United States District Court, N.D. Georgia, Atlanta Division
OPINION AND ORDER
THOMAS W. THRASH, Jr., District Judge.
This is a slip-and-fall personal injury action. It is before the Court on the Defendant Publix Super Markets, Inc.'s Motion for Summary Judgment [Doc. 30]. For the reasons set forth below, the Defendant's Motion for Summary Judgment [Doc. 30] is GRANTED.
On October 2, 2011, the Plaintiff Charlene Alatrista visited a Publix Supermarket and was accompanied by her boyfriend, Misael Garcia. The Plaintiff claims that while she was at Publix she slipped on a small puddle of clear liquid when walking along the main aisle just beyond the cash registers. The Plaintiff testified that she did not notice the alleged puddle before she slipped, and that she could not see the puddle from a standing position even after the incident. Garcia also inspected the floor after the incident and found that the alleged puddle was difficult to see.
Shortly before the incident, at least four Publix employees inspected the area pursuant to the Defendant's "Don't Pass It Up - Pick It Up" Policy. First, Bedrie Ajeti - a Customer Service Staff Member - testified that she inspected the area where the incident occurred less than two minutes before the incident and again less than twenty seconds before the incident. Ajeti claimed that she did not notice any foreign substance on the floor. Second, Ronald Todd - rthe Assistant Store Manager - testified that he inspected the relevant area less than three minutes before the incident. Todd testified that he too did not notice any foreign substance on the floor. Third, Customer Service Team Leader Michelly Machado inspected the area less than thirteen minutes before the incident and did not notice any foreign substance on the floor. Finally, Produce Clerk Isaac Miller inspected the area less than twenty-three minutes before the incident, and he also did not observe any foreign substance on the floor. All four of the employees testified that if they had seen any foreign substance in the area, they would have removed it. The Plaintiff filed suit, asserting a tort claim against the Defendant based on its employees' failure to remove the puddle of clear liquid before the incident occurred. The Defendant now moves for summary judgment.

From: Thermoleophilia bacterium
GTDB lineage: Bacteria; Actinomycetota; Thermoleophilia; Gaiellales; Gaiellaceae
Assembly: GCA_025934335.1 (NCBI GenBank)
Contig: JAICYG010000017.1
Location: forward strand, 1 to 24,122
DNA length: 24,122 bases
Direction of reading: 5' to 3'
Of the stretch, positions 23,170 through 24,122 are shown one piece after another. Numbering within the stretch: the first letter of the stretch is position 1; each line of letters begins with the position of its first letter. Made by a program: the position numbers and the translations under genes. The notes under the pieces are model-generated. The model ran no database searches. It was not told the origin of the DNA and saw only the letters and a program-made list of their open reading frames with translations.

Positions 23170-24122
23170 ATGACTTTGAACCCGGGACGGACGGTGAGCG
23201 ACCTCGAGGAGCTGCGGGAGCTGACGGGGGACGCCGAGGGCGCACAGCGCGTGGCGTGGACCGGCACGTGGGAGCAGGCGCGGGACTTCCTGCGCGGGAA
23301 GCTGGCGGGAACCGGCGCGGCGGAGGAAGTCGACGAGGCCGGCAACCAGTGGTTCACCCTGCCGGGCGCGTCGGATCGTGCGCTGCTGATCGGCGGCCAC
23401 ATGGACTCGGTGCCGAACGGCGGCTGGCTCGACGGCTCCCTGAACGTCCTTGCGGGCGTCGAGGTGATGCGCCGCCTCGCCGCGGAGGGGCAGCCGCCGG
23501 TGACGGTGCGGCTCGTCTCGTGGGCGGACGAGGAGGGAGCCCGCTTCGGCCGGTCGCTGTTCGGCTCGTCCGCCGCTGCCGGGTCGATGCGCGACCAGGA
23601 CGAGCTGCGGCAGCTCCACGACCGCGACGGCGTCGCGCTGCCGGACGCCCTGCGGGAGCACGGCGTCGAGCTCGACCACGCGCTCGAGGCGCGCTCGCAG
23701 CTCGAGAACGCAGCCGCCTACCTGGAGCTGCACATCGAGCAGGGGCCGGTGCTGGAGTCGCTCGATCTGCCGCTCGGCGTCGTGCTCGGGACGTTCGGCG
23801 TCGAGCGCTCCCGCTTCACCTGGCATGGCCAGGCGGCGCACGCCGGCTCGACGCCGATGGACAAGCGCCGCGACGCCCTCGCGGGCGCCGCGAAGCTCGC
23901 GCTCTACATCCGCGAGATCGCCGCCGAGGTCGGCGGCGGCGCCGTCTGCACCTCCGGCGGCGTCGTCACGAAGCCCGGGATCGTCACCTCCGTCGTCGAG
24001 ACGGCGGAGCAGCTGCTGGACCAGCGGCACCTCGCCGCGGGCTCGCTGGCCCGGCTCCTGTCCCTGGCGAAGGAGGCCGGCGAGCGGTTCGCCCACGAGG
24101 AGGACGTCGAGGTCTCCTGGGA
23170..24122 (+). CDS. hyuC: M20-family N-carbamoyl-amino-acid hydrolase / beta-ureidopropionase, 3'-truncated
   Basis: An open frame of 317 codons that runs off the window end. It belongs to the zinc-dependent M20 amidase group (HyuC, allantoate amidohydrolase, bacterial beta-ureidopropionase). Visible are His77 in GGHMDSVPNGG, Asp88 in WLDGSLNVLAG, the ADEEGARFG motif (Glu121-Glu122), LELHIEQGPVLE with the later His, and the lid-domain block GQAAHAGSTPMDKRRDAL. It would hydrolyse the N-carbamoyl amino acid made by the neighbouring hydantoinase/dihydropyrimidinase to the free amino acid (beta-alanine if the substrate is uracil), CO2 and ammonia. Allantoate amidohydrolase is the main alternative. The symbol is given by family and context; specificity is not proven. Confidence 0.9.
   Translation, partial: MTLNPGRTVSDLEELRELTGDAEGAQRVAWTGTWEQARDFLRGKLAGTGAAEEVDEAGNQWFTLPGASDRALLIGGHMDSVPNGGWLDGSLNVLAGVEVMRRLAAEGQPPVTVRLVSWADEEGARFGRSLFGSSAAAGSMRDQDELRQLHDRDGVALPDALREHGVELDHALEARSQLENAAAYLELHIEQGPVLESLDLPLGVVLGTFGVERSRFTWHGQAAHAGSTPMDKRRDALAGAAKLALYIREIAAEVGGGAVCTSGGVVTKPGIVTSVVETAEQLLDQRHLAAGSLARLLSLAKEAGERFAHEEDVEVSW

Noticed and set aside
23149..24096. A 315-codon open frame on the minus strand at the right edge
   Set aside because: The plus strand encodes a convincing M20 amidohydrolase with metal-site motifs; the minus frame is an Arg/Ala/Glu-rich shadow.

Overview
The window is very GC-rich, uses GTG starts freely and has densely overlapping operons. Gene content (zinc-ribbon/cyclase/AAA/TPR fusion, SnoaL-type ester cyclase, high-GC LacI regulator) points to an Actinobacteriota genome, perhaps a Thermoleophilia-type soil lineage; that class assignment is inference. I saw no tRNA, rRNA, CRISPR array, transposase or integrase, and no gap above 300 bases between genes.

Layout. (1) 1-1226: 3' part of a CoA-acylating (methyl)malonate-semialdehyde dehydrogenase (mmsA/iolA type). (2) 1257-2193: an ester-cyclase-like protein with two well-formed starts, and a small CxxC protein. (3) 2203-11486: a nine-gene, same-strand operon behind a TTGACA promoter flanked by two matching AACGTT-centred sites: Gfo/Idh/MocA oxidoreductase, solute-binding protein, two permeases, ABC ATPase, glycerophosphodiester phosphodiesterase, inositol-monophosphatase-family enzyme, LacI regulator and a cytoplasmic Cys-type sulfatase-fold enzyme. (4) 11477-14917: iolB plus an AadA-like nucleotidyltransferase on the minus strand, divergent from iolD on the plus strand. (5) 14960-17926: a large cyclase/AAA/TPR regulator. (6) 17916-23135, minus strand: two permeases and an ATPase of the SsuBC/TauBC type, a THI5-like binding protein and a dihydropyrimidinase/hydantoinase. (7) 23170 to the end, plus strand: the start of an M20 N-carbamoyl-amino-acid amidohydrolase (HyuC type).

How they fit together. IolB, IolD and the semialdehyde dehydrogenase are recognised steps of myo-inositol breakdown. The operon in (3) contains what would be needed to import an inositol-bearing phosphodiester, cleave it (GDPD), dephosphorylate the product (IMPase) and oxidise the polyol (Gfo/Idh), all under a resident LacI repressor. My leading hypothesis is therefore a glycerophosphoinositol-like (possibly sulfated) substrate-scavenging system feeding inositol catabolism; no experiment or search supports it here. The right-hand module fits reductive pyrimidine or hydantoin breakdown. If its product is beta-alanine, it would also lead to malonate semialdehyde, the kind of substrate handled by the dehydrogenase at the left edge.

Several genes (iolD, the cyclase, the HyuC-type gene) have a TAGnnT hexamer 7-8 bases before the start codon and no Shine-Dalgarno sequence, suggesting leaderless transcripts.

II. Legal Standard
Summary judgment is appropriate only when the pleadings, depositions, and affidavits submitted by the parties show that no genuine issue of material fact exists and that the movant is entitled to judgment as a matter of law. The court should view the evidence and any inferences that may be drawn in the light most favorable to the nonmovant. The party seeking summary judgment must first identify grounds that show the absence of a genuine issue of material fact. The burden then shifts to the nonmovant, who must go beyond the pleadings and present affirmative evidence to show that a genuine issue of material fact does exist. A "mere scintilla' of evidence supporting the opposing party's position will not suffice; there must be a sufficient showing that the jury could reasonably find for that party."
Under Georgia law, "[w]here an owner or occupier of land, by... invitation, induces... others to come upon his premises for any lawful purpose, he is liable in damages to such persons for injuries caused by his failure to exercise ordinary care in keeping the premises and approaches safe." The owner's duty to exercise ordinary care "requires the owner to protect the invitee from unreasonable risks of harm of which the owner has superior knowledge and to inspect the premises to discover possible dangerous conditions of which the owner does not have actual knowledge." In the context of slip-and-fall cases, "[t]o prove negligence... the plaintiff must show (1) the defendant had actual or constructive knowledge of the foreign substance and (2) the plaintiff lacked knowledge of the substance or for some reason attributable to the defendant was prevented from discovering it."